Microsoft word - stopping estrogen4jcp june 2004.doc

Dr. Jerilynn C. Prior, Scientific Director, Centre for Menstrual Cycle and Ovulation Research
In July 2002 the largest randomized placebo-controlled study of “Hormone Replacement Therapy” for healthy
menopausal women was stopped early because it showed that estrogen plus very low dose medroxyprogesterone
therapy caused serious harm. Women, when they learn of these results, suddenly stopped their hormone therapy.
Many found themselves dealing with severe night sweats and hot flushes.
The Centre for Menstrual Cycle and Ovulation Research believes you can stop estrogen and avoid the hot flushes.
Here’s how.
Some women who abruptly stop estrogen therapy will have bad hot flushes that can be very hard to treat. Tapering the Note: If you have osteoporosis, you should ask your doctor for a prescription for Etidronate as Didrocal®. This works
like estrogen to prevent bone loss. Start taking Etidronate before you begin tapering estrogen treatment.
A. Increase to a full dose of progesterone:
- 300 mg of oral micronized progesterone (Prometrium) per day, taken at night, OR - 10 mg of medroxyprogesterone acetate (Provera) per day You can try progesterone cream, but the appropriate dose is not yet known. The dose will be approximately 150-mg twice a day. I recommend oral micronized progesterone (Prometrium®) because it will help with hot flushes as B. Gradually decrease the estrogen you are taking.
Ideally, switch to a transdermal (patch or gel form) of estrogen, which allows you to decrease more gradually. This is
especially important if you have ever had hot flushes. However, this is slightly more expensive than the pill form. If
you can’t afford the patch or gel, see the pill schedule below. Decrease over about four months. You can cut the patch and decrease in, for example, 1/8 of a patch per two-week period. Be sure to save the pieces you cut off for use later. 1. Here is an example of how to decrease the estrogen using a patch, over 14 weeks. Weeks 1-2 7/8 of a patch 2. Here is an example of how to decrease Conjugated Estrogen (Premarin (CEE) or CES) over 3 months: Ask your health care provider for a three-month prescription of the lowest dose (0.3 mg, green tablet) of Conjugated Estrogen. Most women have been taking the standard (0.625 mg, burgundy) one. Week 1: 0.625 on 6 days 0.3 on 1 day Week 2: 0.625 on 5 days 0.3 on 2 days Space out the pills. Rather than having all 0.625 mg pills in a row, then all 0.3 mg, space them out evenly. For example: 3. Here’s an example of how to taper and stop estrogen therapy in a gel form (Estrage®). If you have been on a high dose of pill estrogen (more than 0.625 mg/day) you will need to start with two pumps of Estragel® each day. I would alternate one and two pumps a day for the first month. Then you will begin to taper lower than one pump a day. To do this you need to figure the length of gel in a full pump so you can gradually decrease by about 10% a week. First, slowly push out one full pump of estradiol gel making an even crystal bead on a heavy piece of paper. You want to stretch out the gel as evenly and as far as you can. Then make an up and down dark pen mark at the beginning and the end of this line of gel—it will be about 6 cm or a little over two inches. That is 100% of a dose. Now take a ruler and divide that line into 10 parts. You will decrease from 100% to 90% and take this for two weeks before decreasing to 80%. Keep on this schedule until you are off of it entirely.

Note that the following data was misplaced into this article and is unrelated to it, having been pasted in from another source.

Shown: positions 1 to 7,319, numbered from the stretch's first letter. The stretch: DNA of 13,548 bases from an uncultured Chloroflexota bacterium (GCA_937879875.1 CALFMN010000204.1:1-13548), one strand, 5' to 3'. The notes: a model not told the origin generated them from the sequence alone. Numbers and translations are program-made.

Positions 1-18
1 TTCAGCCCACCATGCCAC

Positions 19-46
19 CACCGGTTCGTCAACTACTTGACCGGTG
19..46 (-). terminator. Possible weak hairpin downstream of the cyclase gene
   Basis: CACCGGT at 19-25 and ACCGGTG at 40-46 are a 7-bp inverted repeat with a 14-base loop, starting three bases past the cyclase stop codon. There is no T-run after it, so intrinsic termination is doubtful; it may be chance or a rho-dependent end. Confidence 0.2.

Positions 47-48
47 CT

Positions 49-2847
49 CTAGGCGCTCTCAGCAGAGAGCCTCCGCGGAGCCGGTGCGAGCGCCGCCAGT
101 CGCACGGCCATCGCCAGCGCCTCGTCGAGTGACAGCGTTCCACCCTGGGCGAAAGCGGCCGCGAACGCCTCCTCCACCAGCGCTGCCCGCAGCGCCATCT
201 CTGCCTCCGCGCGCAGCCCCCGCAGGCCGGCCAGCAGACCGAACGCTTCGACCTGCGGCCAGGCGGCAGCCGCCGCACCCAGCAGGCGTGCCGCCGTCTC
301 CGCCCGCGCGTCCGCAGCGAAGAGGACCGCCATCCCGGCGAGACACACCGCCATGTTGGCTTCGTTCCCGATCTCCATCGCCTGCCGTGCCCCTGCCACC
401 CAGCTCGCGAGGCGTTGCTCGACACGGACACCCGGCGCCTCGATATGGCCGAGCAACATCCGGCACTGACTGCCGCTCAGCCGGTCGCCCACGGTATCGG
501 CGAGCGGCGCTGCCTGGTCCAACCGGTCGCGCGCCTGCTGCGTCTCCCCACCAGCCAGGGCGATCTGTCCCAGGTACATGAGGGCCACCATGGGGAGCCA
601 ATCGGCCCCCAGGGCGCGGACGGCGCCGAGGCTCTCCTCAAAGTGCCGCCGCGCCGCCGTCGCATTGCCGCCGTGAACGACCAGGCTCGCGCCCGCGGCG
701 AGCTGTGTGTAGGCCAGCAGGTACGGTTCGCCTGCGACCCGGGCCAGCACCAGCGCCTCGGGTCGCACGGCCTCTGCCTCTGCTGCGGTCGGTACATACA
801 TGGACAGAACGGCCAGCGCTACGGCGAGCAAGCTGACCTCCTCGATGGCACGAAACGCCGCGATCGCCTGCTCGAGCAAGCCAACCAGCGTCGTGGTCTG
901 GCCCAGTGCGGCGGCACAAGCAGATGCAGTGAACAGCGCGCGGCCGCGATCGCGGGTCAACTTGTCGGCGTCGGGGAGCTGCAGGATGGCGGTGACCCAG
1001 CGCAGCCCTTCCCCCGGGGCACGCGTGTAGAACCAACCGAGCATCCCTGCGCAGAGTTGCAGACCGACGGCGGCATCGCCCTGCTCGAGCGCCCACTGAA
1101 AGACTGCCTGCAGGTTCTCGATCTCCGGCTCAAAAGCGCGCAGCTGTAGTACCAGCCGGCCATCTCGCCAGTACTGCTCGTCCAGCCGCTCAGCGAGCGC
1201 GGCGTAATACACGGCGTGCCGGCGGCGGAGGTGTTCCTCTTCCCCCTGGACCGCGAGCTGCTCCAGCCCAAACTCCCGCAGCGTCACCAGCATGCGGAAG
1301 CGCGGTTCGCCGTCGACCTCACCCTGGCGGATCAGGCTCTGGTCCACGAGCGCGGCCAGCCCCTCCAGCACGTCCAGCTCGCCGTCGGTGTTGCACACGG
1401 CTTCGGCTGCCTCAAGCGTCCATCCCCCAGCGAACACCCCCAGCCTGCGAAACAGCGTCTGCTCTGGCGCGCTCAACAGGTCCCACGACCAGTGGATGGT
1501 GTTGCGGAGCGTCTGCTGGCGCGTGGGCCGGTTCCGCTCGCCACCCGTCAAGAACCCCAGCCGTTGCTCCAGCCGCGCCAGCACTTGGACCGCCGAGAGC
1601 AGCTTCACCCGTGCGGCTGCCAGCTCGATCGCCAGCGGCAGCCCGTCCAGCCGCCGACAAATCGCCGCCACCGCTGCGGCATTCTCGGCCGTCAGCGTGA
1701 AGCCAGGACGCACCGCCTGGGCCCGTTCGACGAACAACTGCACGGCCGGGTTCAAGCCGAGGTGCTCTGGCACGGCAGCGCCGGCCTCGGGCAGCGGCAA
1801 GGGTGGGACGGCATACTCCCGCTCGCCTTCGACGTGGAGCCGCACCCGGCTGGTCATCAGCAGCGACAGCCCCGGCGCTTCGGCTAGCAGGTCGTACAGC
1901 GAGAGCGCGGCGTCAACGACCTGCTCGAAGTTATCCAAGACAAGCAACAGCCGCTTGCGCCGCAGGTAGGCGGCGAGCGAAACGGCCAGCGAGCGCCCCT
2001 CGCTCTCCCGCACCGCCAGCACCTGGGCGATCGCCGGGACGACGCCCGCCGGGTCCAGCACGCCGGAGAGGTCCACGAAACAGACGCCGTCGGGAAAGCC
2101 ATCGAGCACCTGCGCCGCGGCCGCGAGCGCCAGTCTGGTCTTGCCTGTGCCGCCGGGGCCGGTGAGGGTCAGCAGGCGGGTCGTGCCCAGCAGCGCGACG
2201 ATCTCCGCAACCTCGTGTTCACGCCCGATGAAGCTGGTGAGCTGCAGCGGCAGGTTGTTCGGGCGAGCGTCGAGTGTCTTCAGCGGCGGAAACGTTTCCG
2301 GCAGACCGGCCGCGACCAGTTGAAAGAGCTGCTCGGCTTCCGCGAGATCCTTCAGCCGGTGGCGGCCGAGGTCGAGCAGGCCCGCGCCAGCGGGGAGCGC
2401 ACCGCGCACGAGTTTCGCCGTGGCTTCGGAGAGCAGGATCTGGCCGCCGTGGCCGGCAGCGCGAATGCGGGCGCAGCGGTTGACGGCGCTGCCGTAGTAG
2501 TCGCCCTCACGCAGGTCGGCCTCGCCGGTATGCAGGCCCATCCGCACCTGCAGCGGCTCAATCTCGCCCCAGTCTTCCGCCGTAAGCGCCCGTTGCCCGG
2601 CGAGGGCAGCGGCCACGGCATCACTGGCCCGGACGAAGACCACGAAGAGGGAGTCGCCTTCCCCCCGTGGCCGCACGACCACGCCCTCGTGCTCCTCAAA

C. What to do if the hot flushes start again as you taper estrogen therapy

If you start getting increased hot flushes or night sweats as you are lowering your dose of estrogen, go back up to the level of estrogen at which hot flushes were totally gone. Maintain that dose for several weeks longer before again beginning to gradually reduce the dose. D. What to do about the progesterone therapy when you are off estrogen
If you have successfully stopped estrogen and have no hot flushes, you may wish to stop progesterone also. Progesterone does not need to be tapered. If the hot flushes start then you need to continue progesterone which has been treating them. Try stopping progesterone once a year. Or you may decide that progesterone is also helping your
bones (link to ABCs of Osteoporosis Treatment) and stimulating osteoblasts to build new bone. You may also find it
helps your sleep and that you’d like to continue it. You can safely do that (link to Progesterone Therapy for
Menopausal Women)
. Natural progesterone does not cause blood clots and, based on its scientific actions in tissues, it
is more likely to prevent breast cancer and heart disease than to cause them. This handout has been made available by the Centre for Menstrual Cycle and Ovulation Research at the University of British Columbia. Further copies of this handout and our guidelines for reproduction and distribution may be found on our web site at



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